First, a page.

The Electoral College Flunks Again

Not since Tom Dewey beat Harry Truman has the Electoral College come under such scrutiny. After sinking nearly 2 billion dollars into the election, it all boils down to a few hundred votes from the beaches of Florida. No wonder this 18th Century anachronism is coming under fire. What is the Electoral College, how did it come to be, and do we really need it in the 21st Century? Just what were those Founding Fathers thinking?

It Seemed Like a Good Idea at the Time

Representatives to the Constitutional Congress in 1787 faced a tough audience. They were under tremendous pressure to give smaller states a big voice in who would be elected President. They also lacked any faith in the general public. Elbridge Gerry, a representative from Massachusetts, worried that "The people are uninformed and would be misled by a few designing men". The trick was to give "We the People" the power, but make sure the "We" remained wealthy white businessmen and plantation owners.

Deadlocked between popular vote and election by the Congress (which many feared would make the President subservient to the Congress), Gerry and his fellow lawmakers came up with a messy compromise known as the Electoral College.

Wizards Behind the Curtain

When you enter a voting booth and flip the little lever, you're not really voting for a

Presidential candidate. Who you are voting for is a slate of "electors", people chosen by a political party who are pledged to vote for their candidate in the "Electoral College". No ivy covered walls or football games for this college. Electors are local party members chosen for their prior service and reliability. Reliability is important, since, incredibly, electors aren't legally bound to vote for their candidate. In 1968 a North Carolina elector pledged to Nixon voted for George Wallace, and in 1988 a Dukakis elector from West Virginia voted for Lloyd Bentsen. So we're not just looking at ancient history here.

Each state is granted electoral votes equal to the number of representatives and senators, from 3 for low-population states like Vermont and Wyoming to 54 for California. Giving greater power to the smaller states was vital in getting them to join the Republic, and remains the main argument for retaining the College.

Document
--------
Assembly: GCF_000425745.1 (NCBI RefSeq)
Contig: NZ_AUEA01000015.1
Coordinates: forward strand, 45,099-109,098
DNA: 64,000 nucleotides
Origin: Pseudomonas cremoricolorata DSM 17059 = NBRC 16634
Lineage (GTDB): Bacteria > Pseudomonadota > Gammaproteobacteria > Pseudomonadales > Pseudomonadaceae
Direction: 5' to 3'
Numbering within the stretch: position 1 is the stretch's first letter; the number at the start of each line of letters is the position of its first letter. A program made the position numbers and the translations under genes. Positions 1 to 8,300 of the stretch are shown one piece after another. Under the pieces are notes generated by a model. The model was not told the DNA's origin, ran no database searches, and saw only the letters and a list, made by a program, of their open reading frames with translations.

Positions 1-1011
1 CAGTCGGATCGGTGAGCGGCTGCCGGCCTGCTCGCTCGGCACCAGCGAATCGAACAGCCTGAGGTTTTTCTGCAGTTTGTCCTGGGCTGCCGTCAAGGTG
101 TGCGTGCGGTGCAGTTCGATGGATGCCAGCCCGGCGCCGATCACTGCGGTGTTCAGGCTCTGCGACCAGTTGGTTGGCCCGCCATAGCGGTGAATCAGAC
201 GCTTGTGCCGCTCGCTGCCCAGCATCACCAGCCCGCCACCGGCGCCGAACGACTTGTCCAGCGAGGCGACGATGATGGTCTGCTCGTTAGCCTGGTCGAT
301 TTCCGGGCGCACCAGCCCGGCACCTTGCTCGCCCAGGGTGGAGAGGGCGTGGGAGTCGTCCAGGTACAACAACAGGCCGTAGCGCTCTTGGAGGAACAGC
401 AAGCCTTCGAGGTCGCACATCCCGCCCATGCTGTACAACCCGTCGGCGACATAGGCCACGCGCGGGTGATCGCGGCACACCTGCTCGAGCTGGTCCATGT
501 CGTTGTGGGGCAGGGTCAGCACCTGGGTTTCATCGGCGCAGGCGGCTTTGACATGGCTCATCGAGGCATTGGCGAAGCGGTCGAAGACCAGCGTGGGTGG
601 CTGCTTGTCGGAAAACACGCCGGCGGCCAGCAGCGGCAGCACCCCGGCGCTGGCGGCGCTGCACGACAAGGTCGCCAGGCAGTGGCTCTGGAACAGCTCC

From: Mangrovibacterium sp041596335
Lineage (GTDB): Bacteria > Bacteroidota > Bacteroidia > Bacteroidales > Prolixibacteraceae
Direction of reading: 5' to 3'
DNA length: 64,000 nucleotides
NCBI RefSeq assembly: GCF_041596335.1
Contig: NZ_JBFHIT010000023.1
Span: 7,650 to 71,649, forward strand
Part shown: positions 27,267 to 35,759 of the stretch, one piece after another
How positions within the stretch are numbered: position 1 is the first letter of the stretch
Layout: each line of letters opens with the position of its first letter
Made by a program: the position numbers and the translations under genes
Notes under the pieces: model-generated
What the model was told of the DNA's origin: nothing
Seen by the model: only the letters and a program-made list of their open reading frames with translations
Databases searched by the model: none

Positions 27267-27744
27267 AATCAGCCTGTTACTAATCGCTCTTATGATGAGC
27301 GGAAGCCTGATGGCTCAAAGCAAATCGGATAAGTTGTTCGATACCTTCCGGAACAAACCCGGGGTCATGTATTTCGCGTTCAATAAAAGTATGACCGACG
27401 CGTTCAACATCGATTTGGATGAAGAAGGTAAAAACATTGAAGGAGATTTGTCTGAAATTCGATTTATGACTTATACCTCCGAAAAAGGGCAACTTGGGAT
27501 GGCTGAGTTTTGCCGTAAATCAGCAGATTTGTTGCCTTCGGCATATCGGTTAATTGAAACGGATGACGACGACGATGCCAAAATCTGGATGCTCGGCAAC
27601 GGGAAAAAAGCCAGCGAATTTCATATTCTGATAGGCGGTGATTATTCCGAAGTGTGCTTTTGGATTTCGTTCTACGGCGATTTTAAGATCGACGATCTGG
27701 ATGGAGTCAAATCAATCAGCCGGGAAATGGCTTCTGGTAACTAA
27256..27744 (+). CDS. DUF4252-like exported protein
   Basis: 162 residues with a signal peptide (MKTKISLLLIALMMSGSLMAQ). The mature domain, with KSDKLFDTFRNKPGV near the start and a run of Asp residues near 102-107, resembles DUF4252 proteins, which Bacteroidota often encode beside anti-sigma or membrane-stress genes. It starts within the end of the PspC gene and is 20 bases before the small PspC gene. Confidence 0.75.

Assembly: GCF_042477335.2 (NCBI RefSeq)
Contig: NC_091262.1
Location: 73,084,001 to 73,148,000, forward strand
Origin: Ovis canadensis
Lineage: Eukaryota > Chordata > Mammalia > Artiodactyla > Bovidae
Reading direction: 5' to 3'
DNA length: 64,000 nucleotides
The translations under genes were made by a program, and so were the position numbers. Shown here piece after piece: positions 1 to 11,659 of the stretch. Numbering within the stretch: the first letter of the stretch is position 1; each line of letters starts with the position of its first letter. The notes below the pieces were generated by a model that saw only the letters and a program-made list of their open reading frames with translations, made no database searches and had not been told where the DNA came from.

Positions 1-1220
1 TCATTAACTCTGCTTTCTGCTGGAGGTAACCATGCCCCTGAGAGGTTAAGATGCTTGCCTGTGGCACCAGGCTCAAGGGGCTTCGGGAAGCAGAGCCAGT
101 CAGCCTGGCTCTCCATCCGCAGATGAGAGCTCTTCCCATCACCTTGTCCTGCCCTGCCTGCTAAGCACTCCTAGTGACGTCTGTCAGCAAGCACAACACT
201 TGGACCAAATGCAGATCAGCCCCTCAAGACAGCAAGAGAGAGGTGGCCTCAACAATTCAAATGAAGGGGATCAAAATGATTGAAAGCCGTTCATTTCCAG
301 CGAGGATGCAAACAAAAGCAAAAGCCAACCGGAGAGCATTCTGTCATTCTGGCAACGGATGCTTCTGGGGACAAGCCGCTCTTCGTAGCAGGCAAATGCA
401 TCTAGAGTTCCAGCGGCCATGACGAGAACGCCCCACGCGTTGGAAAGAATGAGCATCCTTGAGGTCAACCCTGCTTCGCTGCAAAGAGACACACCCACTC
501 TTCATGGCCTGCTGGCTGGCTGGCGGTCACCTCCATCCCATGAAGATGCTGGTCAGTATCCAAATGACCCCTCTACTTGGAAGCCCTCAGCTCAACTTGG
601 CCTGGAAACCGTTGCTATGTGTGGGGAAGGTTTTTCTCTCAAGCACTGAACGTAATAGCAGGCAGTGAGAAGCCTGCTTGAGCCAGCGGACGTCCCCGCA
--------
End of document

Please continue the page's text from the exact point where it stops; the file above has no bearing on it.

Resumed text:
The Constitution requires that state electors vote as a "plurality" - the votes from each state must all be cast for a single candidate. This winner take all process explains why candidates pay so much attention to undecided states offering the highest potential electoral vote, like Florida. New York (safely Democratic) and Texas (safely Republican), while high in electoral votes, rarely tilt the other way and are usually ignored.

Because each Federal Legislative District gets its own electors, local ballots used to carry the actual elector names rather than candidates. In the confusion, people might vote for a Gore elector named Bush, or visa-versa. For this reason most states no longer place elector names on the ballot. Doing away with individual electors also ended the problem of split tickets. Electing a split ticket would spread that state's electoral votes across several candidates. Long and bitter squabbles then followed, as the electors fought over which candidate to unite behind.

Although the Constitution requires that states choose their electors, it doesn't specify how. At first, state legislatures picked their slate of electors. By 1840, however, only

South Carolina ignored the popular vote, and they finally came around in 1866. Problems with the popular vote forced Florida to go to its legislature for electoral votes in 1868 and Colorado did the same in 1876. State laws now prevent this from happening again.

After the popular vote is tallied, winning electors meet at their respective state capitals on the first Monday after the second Wednesday in December to cast their own ballots. This weirdness allowed for the long horseback ride from the elector's district to the state capital. In a world before telephones, keeping electors from different states separated prevented them from making deals with each other to circumvent the popular vote.

Nowadays we just have to trust them.

Once cast, electoral ballots are transmitted by employees of the General Services Administration (its original task) to the president of the Senate. Finally on January 6th, a joint session of Congress opens the ballots and they are counted. Then it's official. Usually.